From 6 April 2016 it will be a legal requirement in England that all dogs by the time they are 8 weeks of age are microchipped and registered with their keepers contact details. All keepers, including breeders, must also ensure that a dog's microchip contact details are kept up to date. Key points that dog owners and breeders must be aware of:
Free Microchipping available at some charities -
Alternatively speak to your local vet, as they will be able to advise you of their charge for micro chipping
Any dog over the age of eight weeks will be legally required to be microchipped and registered to an approved database by 6 April 2016
It is up to the breeder to microchip the dog, and for each subsequent new owner to ensure that the details have been changed are kept up up-to-date. A dog is only exempt from being microchipped if a vet certifies in writing that they cannot be microchipped for health reasons.
If your dog is isn't microchipped and/or registered on an approval database, then you could be served with a notice ordering you to microchip your dog
You will have 21 days to do so and if you fail to get your dog chipped and registered you could be liable to pay a £500 fine and could also face criminal prosecution. If your contact details change and you do not update your details on the database, then you could also receive a notice and may be liable to pay a fine of £500.
You should contact your local vets to arrange for your dog to be microchipped, or a local animal charity
The price of microchipping can vary from place to place, some animal charities/organisations like The Dog's Trust or Battersea, offer free microchipping and vets can charge around £20-£30.
Before selling your dog or giving it away to a new owner, you must ensure that it is microchipped.
It is also recommended that you also register the details of the new owner on the database. The new keeper is responsible for ensuring that their contact details are registered and correct.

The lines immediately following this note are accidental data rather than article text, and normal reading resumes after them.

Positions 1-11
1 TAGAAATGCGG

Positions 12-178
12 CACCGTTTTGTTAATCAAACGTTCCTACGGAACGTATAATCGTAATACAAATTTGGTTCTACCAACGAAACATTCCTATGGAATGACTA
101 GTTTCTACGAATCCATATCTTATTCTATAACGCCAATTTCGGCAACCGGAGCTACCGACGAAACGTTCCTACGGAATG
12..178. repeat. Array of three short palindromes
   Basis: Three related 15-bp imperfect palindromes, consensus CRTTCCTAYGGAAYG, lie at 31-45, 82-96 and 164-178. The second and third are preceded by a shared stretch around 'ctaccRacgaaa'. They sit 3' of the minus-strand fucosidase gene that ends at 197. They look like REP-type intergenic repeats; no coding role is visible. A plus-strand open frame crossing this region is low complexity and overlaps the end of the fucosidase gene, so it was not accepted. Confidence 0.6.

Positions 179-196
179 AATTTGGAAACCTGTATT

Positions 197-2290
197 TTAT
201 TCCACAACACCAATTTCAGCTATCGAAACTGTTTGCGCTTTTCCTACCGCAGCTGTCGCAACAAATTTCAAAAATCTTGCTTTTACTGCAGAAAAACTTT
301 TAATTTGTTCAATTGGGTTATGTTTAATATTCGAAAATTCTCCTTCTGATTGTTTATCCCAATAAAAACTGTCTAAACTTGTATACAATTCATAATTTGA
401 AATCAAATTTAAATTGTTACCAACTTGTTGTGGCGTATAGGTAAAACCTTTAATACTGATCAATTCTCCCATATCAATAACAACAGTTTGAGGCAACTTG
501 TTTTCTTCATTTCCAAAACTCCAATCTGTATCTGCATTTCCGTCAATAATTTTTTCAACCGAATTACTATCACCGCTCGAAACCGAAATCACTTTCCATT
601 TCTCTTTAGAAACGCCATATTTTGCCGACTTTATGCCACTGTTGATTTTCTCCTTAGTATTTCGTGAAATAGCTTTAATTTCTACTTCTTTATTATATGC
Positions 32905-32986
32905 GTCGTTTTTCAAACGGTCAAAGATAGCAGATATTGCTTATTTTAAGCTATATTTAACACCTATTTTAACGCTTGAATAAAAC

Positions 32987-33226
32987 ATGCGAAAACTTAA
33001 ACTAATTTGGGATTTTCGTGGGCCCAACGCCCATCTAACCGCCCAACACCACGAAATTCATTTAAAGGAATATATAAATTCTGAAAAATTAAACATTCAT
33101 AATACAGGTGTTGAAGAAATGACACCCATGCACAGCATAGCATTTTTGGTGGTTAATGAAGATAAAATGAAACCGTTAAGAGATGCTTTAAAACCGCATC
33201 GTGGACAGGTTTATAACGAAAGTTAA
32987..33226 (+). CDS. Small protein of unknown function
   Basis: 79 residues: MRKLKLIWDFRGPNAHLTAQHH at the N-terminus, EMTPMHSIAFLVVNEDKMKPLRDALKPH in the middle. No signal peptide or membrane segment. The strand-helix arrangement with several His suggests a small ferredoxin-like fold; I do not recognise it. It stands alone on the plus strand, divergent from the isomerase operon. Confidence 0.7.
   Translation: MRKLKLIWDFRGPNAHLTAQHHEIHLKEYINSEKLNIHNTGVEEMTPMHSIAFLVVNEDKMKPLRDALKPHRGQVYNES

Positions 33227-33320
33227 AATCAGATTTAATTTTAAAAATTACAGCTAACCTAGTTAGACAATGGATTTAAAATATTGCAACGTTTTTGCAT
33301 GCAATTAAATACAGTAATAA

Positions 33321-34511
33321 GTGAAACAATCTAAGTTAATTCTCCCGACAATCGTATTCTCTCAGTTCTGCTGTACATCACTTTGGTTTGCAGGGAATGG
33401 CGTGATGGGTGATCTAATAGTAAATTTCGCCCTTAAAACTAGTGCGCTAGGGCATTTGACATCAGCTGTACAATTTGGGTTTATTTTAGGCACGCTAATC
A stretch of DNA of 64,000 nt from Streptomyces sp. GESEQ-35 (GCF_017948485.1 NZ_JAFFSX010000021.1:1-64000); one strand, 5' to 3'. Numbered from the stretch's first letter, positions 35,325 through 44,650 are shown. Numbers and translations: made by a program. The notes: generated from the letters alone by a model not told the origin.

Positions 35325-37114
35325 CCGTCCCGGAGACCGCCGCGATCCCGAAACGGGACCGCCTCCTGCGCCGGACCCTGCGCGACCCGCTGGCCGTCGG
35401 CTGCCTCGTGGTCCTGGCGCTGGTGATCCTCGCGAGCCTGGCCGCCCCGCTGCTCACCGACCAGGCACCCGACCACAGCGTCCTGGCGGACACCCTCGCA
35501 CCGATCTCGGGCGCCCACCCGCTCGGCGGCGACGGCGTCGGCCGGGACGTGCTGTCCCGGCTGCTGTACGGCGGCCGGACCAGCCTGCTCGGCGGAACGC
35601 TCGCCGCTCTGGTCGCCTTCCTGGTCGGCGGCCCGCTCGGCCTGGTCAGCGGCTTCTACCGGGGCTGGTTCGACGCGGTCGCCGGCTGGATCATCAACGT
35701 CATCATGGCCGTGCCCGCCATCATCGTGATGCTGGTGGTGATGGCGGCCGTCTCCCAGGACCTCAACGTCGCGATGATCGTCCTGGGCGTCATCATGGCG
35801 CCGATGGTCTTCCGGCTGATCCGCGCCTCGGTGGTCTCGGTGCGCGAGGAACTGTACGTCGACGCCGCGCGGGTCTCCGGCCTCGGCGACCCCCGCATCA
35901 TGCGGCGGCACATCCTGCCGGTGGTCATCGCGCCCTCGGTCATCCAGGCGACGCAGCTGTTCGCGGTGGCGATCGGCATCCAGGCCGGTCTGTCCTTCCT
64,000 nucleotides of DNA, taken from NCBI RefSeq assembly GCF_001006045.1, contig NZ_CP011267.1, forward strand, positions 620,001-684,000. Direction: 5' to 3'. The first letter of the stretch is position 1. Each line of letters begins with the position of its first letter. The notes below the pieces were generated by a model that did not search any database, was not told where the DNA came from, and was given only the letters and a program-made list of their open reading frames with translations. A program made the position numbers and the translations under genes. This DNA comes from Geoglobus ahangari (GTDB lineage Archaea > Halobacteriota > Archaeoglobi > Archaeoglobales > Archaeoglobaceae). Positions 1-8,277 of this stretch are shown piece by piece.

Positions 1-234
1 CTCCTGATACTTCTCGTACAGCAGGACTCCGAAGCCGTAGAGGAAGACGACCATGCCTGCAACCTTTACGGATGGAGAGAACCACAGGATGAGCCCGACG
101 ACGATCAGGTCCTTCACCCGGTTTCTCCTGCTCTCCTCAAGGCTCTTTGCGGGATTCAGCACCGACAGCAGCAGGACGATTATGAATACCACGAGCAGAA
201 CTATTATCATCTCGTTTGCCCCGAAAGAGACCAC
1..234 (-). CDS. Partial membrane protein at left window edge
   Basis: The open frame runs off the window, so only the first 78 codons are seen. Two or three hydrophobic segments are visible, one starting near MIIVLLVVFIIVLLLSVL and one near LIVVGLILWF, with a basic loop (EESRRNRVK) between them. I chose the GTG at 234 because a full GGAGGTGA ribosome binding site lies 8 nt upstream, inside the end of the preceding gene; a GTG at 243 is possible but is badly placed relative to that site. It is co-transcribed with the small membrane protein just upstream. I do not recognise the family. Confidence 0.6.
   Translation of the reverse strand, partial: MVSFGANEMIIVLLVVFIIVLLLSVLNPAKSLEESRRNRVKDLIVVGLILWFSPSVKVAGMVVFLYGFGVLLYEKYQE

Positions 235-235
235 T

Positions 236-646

All dog breeders are responsible for ensuring that the puppies are microchipped before selling them.
Puppies must be microchipped by the time they are eight weeks old. Puppies cannot be sold until they are eight weeks old. Breeders must also register their details on-line, these details will be recorded against the microchip for the life of the dog. The new Regulations state that a person is considered to be a "breeder" if they are the owner of a dog which gives birth, even if they do not they carry on a business as a breeder of dogs.
If your dog is microchipped, you should have a confirmation letter or email including an ID reference number as well as a microchip number
If you know which database your pet is registered on, you can check your details are up-to-date by logging in on-line. You can also contact the database team over the phone.
To find out if your dog is microchipped, or to find out the microchip number, take the dog along to your vet and have him scanned. Once you have the microchip number, you can use a chip checker online to find out who the dog is registered with. http://www.check-a-chip.co.uk/
Microchips are designed to cover the lifespan of the dog, but occasionally they fail to work.
Anyone who finds that an implanted microchip has migrated (moved), failed, or cause an adverse reaction to the dog, must report it to the "microchip adverse event reporting scheme" run by the Veterinary Medicines Directorate. https://www.gov.uk/report-veterinary-medicine-problem.